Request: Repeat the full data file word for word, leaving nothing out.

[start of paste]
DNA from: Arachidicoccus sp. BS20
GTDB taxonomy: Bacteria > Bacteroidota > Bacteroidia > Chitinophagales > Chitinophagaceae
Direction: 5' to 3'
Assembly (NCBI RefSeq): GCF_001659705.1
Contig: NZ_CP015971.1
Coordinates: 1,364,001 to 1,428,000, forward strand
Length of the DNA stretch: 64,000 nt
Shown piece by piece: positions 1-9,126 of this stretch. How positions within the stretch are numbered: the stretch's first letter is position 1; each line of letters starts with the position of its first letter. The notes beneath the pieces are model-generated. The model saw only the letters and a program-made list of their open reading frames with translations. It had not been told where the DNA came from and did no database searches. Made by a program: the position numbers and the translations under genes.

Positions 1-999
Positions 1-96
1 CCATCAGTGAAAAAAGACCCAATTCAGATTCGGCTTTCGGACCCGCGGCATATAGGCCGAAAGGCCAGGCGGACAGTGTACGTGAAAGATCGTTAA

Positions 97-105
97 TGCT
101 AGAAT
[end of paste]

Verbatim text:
DNA from: Arachidicoccus sp. BS20
GTDB taxonomy: Bacteria > Bacteroidota > Bacteroidia > Chitinophagales > Chitinophagaceae
Direction: 5' to 3'
Assembly (NCBI RefSeq): GCF_001659705.1
Contig: NZ_CP015971.1
Coordinates: 1,364,001 to 1,428,000, forward strand
Length of the DNA stretch: 64,000 nt
Shown piece by piece: positions 1-9,126 of this stretch. How positions within the stretch are numbered: the stretch's first letter is position 1; each line of letters starts with the position of its first letter. The notes beneath the pieces are model-generated. The model saw only the letters and a program-made list of their open reading frames with translations. It had not been told where the DNA came from and did no database searches. Made by a program: the position numbers and the translations under genes.

Positions 1-999
Positions 1-96
1 CCATCAGTGAAAAAAGACCCAATTCAGATTCGGCTTTCGGACCCGCGGCATATAGGCCGAAAGGCCAGGCGGACAGTGTACGTGAAAGATCGTTAA

Positions 97-105
97 TGCT
101 AGAAT